# Jumping Into Fire Net

Matt
A person jumps from a fourth story window 15 m above a safety net. THe jumper stretches the net 1.0 m before coming to rest. What was the deceleration experienced by the jumper?

Equation:

x = x0 + v0t +.5at^2

15 m = 1 m + 8.6 m/s(2s) + .5(a)(1.75s^2)

15m = 1 m + 17.2 m/s^2 + .875s^2(a)

-3.2 m = .875 s^2

-3.66 m/s^2 = Deceleration

Does this look right? I'm not sure about the 1 m as the final position...

Matt
Wait, I already see a problem, forgot to square the time...

Equation:

x = x0 + v0t +.5at^2

15 m = 1 m + 8.6 m/s(2s) + .5(a)(1.75s^2)

15m = 1 m + 17.2 m/s^2 + 1.53s^2(a)

-3.2 m = 1.53 s^2

2.09 m/s^2 = Deceleration

Does this look right? I'm not sure about the 1 m as the final position...That seems like an awfully slow deceleration for jumping out of a window.

enigma
Staff Emeritus
Gold Member
Originally posted by Matt
A person jumps from a fourth story window 15 m above a safety net. THe jumper stretches the net 1.0 m before coming to rest. What was the deceleration experienced by the jumper?

Equation:

x = x0 + v0t +.5at^2

15 m = 1 m + 8.6 m/s(2s) + .5(a)(1.75s^2)

15m = 1 m + 17.2 m/s^2 + .875s^2(a)

-3.2 m = .875 s^2

-3.66 m/s^2 = Deceleration

Does this look right? I'm not sure about the 1 m as the final position...

You've got a few errors, and I'm not sure where you got all of your values.

Where did the 8.6m/s , the 2s, and the 1.75s^2 come from?

You're also making mistakes with the units.

'8.6 m/s * s' does not have units of 'm/s^2', it is 'm'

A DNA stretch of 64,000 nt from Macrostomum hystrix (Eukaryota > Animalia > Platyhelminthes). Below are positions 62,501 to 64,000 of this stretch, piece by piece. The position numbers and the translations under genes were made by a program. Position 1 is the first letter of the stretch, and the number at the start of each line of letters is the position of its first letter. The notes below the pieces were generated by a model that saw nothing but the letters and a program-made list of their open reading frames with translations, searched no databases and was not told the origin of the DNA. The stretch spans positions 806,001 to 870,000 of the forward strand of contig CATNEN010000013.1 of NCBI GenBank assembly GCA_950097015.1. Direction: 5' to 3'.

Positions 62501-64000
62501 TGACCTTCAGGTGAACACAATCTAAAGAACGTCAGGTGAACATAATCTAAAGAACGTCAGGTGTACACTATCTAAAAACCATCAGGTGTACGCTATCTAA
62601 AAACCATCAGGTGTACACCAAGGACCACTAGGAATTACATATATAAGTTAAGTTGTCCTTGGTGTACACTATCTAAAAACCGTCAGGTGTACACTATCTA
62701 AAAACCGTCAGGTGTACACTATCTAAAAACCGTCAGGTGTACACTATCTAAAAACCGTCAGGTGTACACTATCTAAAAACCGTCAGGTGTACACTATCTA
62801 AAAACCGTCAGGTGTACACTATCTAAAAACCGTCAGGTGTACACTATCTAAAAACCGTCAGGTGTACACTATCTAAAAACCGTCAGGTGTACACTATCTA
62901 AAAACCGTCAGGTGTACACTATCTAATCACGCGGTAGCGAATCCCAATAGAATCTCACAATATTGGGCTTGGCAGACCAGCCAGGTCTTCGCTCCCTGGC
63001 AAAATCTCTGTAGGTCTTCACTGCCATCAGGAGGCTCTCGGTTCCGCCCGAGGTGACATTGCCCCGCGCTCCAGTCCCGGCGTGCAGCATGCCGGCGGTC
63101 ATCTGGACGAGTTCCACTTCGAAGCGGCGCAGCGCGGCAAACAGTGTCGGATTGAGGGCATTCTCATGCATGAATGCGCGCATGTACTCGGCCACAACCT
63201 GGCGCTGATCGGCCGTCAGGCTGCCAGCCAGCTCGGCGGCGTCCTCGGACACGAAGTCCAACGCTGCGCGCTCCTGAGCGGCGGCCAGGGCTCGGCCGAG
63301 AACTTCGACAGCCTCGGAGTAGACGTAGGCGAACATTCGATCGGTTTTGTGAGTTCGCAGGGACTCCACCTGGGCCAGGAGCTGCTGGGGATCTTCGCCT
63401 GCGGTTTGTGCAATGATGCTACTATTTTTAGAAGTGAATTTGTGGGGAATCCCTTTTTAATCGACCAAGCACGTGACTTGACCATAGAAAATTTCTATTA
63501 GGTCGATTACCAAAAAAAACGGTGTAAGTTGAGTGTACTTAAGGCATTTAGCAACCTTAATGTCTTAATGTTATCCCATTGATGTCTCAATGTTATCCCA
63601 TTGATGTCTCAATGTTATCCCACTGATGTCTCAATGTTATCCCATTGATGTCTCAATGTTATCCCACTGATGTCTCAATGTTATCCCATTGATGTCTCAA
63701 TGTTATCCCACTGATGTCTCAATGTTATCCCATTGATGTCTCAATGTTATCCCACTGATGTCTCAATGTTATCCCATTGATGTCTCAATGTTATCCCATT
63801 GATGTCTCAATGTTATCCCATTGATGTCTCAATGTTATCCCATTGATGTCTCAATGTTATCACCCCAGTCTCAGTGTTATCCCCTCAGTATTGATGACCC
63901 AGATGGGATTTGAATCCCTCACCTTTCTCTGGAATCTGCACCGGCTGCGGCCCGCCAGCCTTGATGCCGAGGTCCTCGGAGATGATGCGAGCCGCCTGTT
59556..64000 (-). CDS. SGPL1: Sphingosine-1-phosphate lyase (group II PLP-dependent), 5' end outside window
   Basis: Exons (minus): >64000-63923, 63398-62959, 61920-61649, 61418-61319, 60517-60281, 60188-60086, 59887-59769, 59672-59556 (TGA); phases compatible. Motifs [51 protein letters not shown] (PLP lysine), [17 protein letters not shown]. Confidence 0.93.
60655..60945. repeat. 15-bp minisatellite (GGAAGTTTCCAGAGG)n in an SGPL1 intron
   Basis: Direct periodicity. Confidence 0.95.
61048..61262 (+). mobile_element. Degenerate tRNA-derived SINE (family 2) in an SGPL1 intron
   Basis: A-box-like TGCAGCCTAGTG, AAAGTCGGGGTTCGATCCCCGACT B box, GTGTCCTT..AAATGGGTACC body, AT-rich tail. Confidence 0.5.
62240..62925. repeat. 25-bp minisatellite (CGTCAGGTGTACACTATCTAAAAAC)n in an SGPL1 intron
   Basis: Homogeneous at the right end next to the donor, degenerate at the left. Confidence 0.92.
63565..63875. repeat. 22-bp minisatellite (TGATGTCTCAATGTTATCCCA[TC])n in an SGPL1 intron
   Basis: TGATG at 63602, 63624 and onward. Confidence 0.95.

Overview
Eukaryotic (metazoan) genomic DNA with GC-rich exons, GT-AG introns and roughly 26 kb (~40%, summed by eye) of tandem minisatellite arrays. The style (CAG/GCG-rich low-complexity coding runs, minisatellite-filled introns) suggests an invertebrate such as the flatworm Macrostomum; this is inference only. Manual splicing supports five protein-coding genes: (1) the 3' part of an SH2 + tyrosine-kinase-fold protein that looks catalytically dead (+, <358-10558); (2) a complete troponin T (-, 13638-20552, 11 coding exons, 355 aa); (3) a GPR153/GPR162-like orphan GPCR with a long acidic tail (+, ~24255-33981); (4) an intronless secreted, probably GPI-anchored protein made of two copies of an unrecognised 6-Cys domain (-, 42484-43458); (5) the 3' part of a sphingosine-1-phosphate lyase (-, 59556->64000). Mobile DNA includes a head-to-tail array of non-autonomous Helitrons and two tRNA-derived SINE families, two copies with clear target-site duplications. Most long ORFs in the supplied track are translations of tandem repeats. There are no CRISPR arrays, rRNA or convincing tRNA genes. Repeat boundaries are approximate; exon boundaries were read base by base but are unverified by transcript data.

Your tipoff that you are making mistakes comes in the line where you have -3.2m = .875 s^2

those units don't equal each other, therefore you know you must have made a mistake somewhere.

To do this problem correctly, you need to break it into 2 parts.

First part is the freefall. You know starting and ending positions (15m and 0m above the net), you know starting velocity (0m/s), and you know acceleration (-9.8m/s^2). You use those numbers to solve for the velocity before the guy hits the net.

The second part is the deceleration. You have starting and ending positions (0m and -1m), you know starting velocity (from part I), and you know final velocity (0m/s... he is stopped at the bottom). You use those values to solve for acceleration.

Matt
Revised: (I always have trouble seeing problems in two distinct parts)

v^2 = v^20 + 2a(x-x0)
v^2 = 0 m/s + 2(9.80 m/s^s)(15m -0m)
v^2 = 294 m^2/s^s
Squareroot(v^2) = Squareroot(294 m^2/s^2)
v = 17.14 m/s

v^2 = v^20 + 2a(x-x0)
0 m^2/s^2 = 17.14 m/s + 2a(-1 - 0)
0 m^2/s^2 = 294 m^2/s^s -2a
-294 m^2/s^2 = -2a
a = 147 m/s^2

Thats more than 14 gs!!! Can that be right? Wouldnt the person be dead?

enigma
Staff Emeritus
Gold Member
15 g's.

The net is slowing him down to zero velocity in 1/15th the distance.

Not a very good net - He would probably be hurt, but not neccessarily killed.

15 g's is enough to cause damage, but it won't last for a very long period of time. Aircraft ejector seats pull over 100 g's for a split second.

Is the result reasonable? If you don't have a clear mental picture of meters, convert to feet. This guy is falling from a fourth (probably closer to 5th) story window, and stopping in 3 feet. That's a pretty stiff net.